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Posts Tagged ‘Kate O’Flynn’

Writer Jack Thorne has covered a very wide range of subjects in his stage and TV work, including adaptations of other’s material. This one is inspired by his own family history and I liked it a lot, but it could be that it resonates more with my generation.

It takes place at three points in time, each ten years apart, in the shabby chic home of David & Sal near Newbury. On each occasion their three children are either living there or visiting, and a meal is being prepared or delivered. They are idealistic lefties, old labour, regularly protesting or supporting causes. They’ve tried hard to pass on their values to their children whilst at the same time encouraging independent thought.

In 1997, just after the general election which elected New Labour, daughter Polly is home from Cambridge where she’s studying law, son Carl brings home his posh new girlfriend Harriet and wayward teen Tom is late home from school where’s he’s been in a drug related detention. The focus of this act is Carl & girlfriend Harriet’s bombshell. In 2007, Carl, who is now part of his father-in-law’s hotel business, comes with Harriet but without their children. Polly has sold her soul to corporate law and Tom is even more troubled. They’ve been called home to discuss their inheritance, but Tom becomes the centre of attention when his troubled soul erupts. In 2017, they’re there for a funeral, Polly now an associate partner in her law firm, Carl & Harriet’s marriage in trouble and Tom still trying to find his way in the world.

In between acts, the intervening years are signalled by changes of props, items and the calendar, with highly effective dance and movement staged by Steven Hoggett. The play tells the story of one family’s journey from the point at which the children leave the nest, whilst at the same time charting the concurrent political and social changes and in particular the differences in values and attitudes between the generations. The dialogue sparkles and the characters are well drawn. It all felt very authentic to me, perhaps because I’m of the same generation as David & Sal.

Leslie Sharp’s Sal and Kate Flynn’s Polly are occasionally overplayed. David Morrissey was more restrained and ultimately moving as David. I really liked Sam Swainsbury and Zoe Boyle as Carl and Harriett and Laurie Davidson was particularly good at conveys the three very different Tom’s. John Tiffany’s finely tuned direction and Grace Smart’s superb design bring the story alive.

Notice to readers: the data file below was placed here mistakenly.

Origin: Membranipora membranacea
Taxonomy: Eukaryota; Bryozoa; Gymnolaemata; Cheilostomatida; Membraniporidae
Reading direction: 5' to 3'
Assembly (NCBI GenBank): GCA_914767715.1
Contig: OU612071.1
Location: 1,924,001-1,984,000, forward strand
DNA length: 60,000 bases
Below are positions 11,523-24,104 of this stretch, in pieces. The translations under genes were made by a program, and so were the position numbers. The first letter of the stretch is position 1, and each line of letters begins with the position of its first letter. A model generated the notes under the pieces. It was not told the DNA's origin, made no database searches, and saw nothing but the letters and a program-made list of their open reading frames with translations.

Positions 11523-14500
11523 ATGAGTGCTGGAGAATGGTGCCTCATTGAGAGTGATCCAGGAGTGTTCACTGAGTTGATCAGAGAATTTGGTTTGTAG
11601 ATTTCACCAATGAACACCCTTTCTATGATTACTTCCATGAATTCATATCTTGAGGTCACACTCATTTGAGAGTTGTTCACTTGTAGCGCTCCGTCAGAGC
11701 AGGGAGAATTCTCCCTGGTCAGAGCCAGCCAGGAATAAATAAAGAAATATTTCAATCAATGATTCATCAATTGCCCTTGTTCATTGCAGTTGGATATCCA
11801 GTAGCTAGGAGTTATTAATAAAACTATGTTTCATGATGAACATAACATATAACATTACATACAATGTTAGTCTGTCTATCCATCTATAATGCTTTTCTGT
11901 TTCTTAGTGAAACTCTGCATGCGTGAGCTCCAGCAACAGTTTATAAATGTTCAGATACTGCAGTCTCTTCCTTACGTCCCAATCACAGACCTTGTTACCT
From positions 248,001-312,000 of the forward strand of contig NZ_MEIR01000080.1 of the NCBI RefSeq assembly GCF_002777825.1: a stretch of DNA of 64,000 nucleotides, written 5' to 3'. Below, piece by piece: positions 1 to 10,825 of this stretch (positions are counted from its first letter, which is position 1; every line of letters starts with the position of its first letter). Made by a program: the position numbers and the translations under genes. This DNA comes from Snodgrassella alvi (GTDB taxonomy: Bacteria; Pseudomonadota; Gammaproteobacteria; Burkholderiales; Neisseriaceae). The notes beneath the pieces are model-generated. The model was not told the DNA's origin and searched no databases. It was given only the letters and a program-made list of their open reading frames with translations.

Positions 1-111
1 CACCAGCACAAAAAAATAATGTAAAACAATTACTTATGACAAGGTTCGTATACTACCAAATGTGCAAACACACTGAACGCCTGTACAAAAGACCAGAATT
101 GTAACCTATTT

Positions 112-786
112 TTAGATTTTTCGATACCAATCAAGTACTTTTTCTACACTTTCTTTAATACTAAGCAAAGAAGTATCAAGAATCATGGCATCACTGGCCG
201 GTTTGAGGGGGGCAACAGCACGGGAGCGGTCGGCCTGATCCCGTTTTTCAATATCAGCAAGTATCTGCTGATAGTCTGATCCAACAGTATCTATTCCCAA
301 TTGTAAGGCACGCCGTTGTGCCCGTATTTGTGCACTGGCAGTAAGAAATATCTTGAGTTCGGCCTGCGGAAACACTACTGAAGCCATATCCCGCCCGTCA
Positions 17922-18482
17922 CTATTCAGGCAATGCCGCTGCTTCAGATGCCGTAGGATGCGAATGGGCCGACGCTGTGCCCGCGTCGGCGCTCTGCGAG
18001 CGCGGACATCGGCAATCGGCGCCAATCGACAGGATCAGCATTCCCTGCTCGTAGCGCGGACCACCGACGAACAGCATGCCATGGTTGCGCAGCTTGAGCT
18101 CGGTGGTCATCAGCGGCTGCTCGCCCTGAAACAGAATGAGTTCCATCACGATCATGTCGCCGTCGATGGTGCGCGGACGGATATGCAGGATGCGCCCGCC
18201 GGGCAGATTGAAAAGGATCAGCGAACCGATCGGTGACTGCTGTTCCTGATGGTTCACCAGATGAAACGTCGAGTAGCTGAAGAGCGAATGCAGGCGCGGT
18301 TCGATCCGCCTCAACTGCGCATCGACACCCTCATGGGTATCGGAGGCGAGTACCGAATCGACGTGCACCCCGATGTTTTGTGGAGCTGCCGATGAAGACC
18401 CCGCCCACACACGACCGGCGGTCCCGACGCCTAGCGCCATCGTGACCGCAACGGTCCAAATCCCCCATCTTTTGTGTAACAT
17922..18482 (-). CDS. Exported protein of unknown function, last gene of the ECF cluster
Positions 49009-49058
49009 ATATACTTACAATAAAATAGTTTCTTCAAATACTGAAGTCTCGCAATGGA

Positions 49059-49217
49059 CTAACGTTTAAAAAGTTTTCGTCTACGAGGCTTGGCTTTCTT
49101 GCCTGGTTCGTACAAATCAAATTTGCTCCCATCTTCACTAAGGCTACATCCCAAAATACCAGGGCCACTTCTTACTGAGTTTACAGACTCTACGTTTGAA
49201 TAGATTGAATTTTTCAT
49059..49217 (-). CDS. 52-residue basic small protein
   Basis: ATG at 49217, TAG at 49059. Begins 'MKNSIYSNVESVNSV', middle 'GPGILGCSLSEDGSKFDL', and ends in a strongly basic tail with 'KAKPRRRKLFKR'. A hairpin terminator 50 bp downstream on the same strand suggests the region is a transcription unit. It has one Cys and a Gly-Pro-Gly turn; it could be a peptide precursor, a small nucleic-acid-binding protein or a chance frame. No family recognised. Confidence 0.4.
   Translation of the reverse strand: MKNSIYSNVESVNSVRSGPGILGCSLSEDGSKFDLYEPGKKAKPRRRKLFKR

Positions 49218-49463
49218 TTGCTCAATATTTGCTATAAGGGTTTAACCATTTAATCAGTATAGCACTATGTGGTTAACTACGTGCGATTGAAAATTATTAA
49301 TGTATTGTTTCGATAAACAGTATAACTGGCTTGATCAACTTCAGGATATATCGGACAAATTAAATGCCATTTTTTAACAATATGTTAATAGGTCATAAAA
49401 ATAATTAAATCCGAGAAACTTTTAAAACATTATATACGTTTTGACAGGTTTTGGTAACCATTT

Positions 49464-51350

Thorne yet again proves both his talent and his range, one of the most exciting of this extraordinary new generation of playwrights.

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I’ve not seen an Alice Birch play before, but I have seen a lot of Katie Mitchell’s productions, which is why I didn’t book for this until after the reviews and after an invitation from friends; in short, I’ve grown to dislike her directorial dominance. However, I very much admired her work here, though it is challenging and bleak – we were given Samaritans contact details on the way out!

There are three scenes running in parallel throughout the play, the first in the seventies / eighties, the second c.25 years after and the third c.35 years later again, in the future. The years appear above every scene, but it is like a jigsaw, and it takes a while to work out that we’re with three generations of women. Carol, her daughter Anna, whose mother committed suicide in her teens and who herself commits suicide soon after giving birth to Bonnie, who is trying to avoid the same happening to her. It hints that this may be genetic, or that a mother’s suicide damages the child, however young, and later that even the house in which they all lived may play a part.

The overlapping dialogue is challenging, particularly at first. The scene changes, where other actors change the three protagonists’ clothes, are initially riveting but do become repetitive. The biggest problem though is the two-hour length – in my view, it would have been a better play if they had cut 20-30 minutes, and there are scenes, like an altercation between A&E doctor Bonnie and a patient’s relative, that seem unnecessary. Hattie Morahan as Carol and Adelle Leonce as Bonnie are terrific, but I felt Kate O’Flynn as Anna over-acted, particularly during her troubled late teens, as she did in The Glass Menagerie in the West End earlier in the year.

An intelligent and cleverly structured play that I admired rather than enjoyed, but glad I saw.

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This much lauded revival of Tennessee Williams’ autobiographical first hit has travelled from Harvard to Broadway & the Edinburgh Festival en route to the West End, with two of its original cast staying with it. The Director and Designer are our own John Tiffany and Bob Crowley. It’s my fourth production in just over twenty years and that may be why I’m less euphoric than most.